Problems Authorizing Windows Updates

I'm having some problems with firewall authorizations for Windows Update access in a DMZ. In general, I have had good luck getting access to Windows Update when you authorize passage of HTTP, HTTPS, and FTP to these networks: / 16 / 16 / 18 / 14

In addition, I normally authorize these URLs for both http: and https:

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The problem I am having is that occasionally the DNS name "" resolves to some IPs on a huge network from the Limelight load balancing farm. When the client behind the firewall resolves that DNS to an IP, it then connects to the IP and the IP does NOT reverse back to the DNS name Instead it resolves to some arbitrary name at the Limelight Network. So the firewall has no way of knowing that the connection is authorized. Further complicating all of this, does not always resolve to the Limelight load balancers. Microsoft appears to have these IPs pointing to load balancers all over the world. Some of the IPs I saw the domain name resolve to: etc

Microsoft provides a set of DNS names to use with the ISA firewall, and naturally that doesn't work for the IPs above because they don't reverse to Microsoft domain names.

No way do I want to authorize the entire Limelight load balancing network into my DMZ. There are a huge number of IPs, and those are probably associated with many hundreds of different organizations. When I do a whois on the IPs Microsoft is using, nothing in the huge range of IPs returned suggests which subset of the range is reserved for Microsoft use.

It would be really really nice for those of us who actually think about security if Microsoft would publish openly the range of IPs it is using for Windows Update. Failing that, I am open to ideas here about how can one set up a reasonable set of firewall rules to securely connect to this wideranging set of IPs.

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Am Sun, 23 Mar 2008 00:33:12 -0700 schrieb Will:

Why don't you use a proxy?

Reply to
Burkhard Ott

We use NAT on the firewall for all outgoing connections, and a proxy isn't going to improve much on that. The thing we are trying to prevent is the ability to reach unauthorized IPs by any means. If Windows Update has resolving to half the Internet, you end up having to open up through the firewall outgoing connections to a lot of hosts that could be used to control a compromised host or to further the compromise.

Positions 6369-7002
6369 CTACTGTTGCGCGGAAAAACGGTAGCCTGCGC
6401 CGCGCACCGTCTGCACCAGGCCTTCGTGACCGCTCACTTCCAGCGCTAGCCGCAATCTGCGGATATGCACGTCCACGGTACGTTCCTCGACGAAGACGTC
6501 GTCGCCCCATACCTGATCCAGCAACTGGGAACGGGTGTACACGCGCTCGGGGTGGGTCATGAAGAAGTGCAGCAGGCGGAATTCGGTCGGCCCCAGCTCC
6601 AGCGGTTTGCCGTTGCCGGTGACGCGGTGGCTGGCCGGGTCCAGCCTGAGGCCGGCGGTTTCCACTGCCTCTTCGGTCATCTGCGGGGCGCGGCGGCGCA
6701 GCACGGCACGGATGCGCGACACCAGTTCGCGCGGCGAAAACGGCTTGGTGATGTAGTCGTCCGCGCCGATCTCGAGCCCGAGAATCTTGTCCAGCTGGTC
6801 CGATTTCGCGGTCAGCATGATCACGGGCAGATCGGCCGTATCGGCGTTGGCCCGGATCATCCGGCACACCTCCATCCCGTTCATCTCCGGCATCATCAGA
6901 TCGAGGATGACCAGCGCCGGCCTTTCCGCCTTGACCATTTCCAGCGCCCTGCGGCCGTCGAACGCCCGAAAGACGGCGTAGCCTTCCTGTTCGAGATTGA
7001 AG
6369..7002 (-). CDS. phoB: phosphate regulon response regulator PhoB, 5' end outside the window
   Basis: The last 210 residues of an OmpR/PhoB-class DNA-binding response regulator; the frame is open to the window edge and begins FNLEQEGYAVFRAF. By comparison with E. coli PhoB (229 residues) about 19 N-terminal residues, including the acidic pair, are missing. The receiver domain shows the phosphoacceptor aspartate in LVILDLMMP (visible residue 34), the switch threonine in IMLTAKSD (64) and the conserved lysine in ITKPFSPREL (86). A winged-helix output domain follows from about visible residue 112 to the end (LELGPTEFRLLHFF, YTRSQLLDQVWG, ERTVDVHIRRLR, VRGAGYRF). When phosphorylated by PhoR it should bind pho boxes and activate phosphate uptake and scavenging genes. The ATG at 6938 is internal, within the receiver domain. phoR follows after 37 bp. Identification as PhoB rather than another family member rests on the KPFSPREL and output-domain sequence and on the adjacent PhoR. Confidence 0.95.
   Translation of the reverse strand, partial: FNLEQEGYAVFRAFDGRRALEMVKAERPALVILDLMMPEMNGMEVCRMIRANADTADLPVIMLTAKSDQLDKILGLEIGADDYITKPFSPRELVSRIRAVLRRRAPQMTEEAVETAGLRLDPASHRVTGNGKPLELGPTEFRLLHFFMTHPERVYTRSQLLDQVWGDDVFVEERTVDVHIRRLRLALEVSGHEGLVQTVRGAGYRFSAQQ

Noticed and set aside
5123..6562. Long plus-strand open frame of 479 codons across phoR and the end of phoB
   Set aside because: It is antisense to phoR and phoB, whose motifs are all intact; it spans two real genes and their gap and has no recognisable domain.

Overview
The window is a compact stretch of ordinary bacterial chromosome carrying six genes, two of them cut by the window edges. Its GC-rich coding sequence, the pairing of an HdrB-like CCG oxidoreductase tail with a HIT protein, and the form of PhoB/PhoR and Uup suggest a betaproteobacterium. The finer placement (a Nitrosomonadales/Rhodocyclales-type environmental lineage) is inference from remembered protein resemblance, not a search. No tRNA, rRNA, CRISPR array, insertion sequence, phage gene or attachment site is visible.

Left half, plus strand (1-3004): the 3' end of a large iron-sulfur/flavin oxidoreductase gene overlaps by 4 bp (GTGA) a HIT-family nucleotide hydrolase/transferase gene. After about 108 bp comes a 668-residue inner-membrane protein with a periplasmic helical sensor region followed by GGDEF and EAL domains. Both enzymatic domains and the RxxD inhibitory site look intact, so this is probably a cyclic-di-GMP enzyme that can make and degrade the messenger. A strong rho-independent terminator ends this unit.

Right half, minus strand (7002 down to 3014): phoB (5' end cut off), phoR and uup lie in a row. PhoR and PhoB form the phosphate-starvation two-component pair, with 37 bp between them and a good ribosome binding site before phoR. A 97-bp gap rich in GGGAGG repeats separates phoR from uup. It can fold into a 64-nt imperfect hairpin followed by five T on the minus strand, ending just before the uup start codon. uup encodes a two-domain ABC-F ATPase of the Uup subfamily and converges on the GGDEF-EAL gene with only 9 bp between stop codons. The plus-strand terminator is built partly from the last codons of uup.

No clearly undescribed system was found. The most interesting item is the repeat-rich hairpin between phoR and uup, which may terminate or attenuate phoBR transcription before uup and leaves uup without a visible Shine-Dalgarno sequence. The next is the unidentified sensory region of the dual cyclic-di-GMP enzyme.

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"Will" wrote in news:WPCdnfC-BKS1BHvanZ2dnUVZ


I understand that IPCOP is a free firewall that will run on an old box with multiple NICS.

I am told that it can cache windows updates [and other things] for you. You might look at what it does and how.

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Will wrote, On 23/03/08 17:53:

Set up rules so that only the proxy can access anything on ports 80 and

443 then the proxy can be set to only allow access to specific URLs. Then the only way they can access anything the proxy does not allow is by poisoning your DNS or accessing through some other port you have left open on the firewall.
Reply to
Flash Gordon

The most secure solution would be if Microsoft published a list of networks and IPs it wants to use for I guess that won't happen.

I guess you are right the only other solution is to rely on URLs correctly passing the target hostname in the URL, and firewall rules focus on the URLs. As you mention you are vulnerable to a DNS redirection by poisoning the cache. I'll work out something a little more secure than relying on just the URL but in general I know where I need to go and thanks.

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